The exception that proves the rule .... Replying to an old thread that is locked.


The most common meaning of "the exception that proves the rule" is that by stating an exception, a rule is implied. A sign that says "parking prohibited on Sundays" is an exception that implies (proves) the rule that parking is allowed on the other days of the week.
"The exception proves the rule" is a saying whose meaning has been interpreted or misinterpreted in various ways. Its true definition, or at least original meaning, is that the presence of an exception applying to a specific case establishes ("proves") that a general rule exists. For example, a sign that says "parking prohibited on Sundays" (the exception) "proves" that parking is allowed on the other six days of the week (the rule). A more explicit phrasing might be "the exception that proves the existence of the rule."​

However there is also a scientific sense which is what I was using in my post that was quoted.

Scientific sense​
A case may appear at first sight to be an exception to the rule. However, when the situation is examined more closely, it is observed that the rule does not apply to this case, and thus the rule is shown to be valid after all.
Fowler's example is of a critic, Jones, who never writes a favourable review. So it is surprising when he writes a favourable review of a novel by an unknown author. Then it is discovered that the novel is his own, written under a pseudonym. Obviously the rule doesn't apply to this case (although the rule may need to be more precisely stated in future) and the previous evaluation of Jones's ill-nature toward others is re-affirmed.​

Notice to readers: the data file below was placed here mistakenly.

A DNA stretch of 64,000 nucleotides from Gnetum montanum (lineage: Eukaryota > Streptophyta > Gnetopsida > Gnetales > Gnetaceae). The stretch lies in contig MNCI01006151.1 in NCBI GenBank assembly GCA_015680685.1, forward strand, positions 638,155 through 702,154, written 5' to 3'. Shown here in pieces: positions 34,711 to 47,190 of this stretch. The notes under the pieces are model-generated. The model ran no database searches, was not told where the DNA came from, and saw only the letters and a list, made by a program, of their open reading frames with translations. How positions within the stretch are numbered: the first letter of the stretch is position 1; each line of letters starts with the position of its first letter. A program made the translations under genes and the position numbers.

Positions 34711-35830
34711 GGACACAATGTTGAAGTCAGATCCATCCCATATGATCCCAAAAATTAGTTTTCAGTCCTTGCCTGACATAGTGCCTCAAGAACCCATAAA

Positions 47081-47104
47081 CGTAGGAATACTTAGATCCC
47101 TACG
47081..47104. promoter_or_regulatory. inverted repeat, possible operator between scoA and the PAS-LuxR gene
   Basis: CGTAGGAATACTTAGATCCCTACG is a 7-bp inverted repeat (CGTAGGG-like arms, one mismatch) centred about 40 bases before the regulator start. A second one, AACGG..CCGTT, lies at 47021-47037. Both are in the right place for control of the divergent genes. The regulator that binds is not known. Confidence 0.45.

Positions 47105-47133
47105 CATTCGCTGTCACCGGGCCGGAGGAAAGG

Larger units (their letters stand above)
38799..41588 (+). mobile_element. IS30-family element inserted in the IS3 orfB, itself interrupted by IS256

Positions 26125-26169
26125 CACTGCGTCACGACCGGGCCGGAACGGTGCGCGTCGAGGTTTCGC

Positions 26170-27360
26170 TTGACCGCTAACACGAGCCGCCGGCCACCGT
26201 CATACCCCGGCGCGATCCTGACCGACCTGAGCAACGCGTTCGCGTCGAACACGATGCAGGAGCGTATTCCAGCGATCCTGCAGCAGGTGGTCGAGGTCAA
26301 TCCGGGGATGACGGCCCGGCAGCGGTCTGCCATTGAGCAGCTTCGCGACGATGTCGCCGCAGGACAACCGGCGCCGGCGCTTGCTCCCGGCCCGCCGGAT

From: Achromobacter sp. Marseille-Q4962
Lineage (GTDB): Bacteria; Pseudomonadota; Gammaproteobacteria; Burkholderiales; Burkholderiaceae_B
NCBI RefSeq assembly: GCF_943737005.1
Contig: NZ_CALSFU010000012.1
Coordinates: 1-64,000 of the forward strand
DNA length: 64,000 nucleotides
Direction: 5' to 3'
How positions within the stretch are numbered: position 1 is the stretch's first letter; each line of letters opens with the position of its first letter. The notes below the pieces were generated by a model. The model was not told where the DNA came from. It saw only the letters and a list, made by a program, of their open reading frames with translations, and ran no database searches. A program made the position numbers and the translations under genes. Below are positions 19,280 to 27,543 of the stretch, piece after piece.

An example of this use in science writing is laid out by Richard Dawkins in The Ancestor's Tale. Cnidaria is a phylum of animals including jellyfish, corals, and sea anemones. The rule is that all cnidarians, and only cnidarians, have specialized harpoon cells called cnidocytes, which they often use to capture and/or inject venom into prey. There is one exception to this rule. Some species of sea slugs of the nudibranch group have tentacles containing cnidocytes, even though the slugs aren't cnidarians. But it turns out that the slug eats jellyfish and passes the jellyfish's commandeered weapons, intact and still working, into its own tentacles. So examining the only known exception really proved the original rule valid after all.​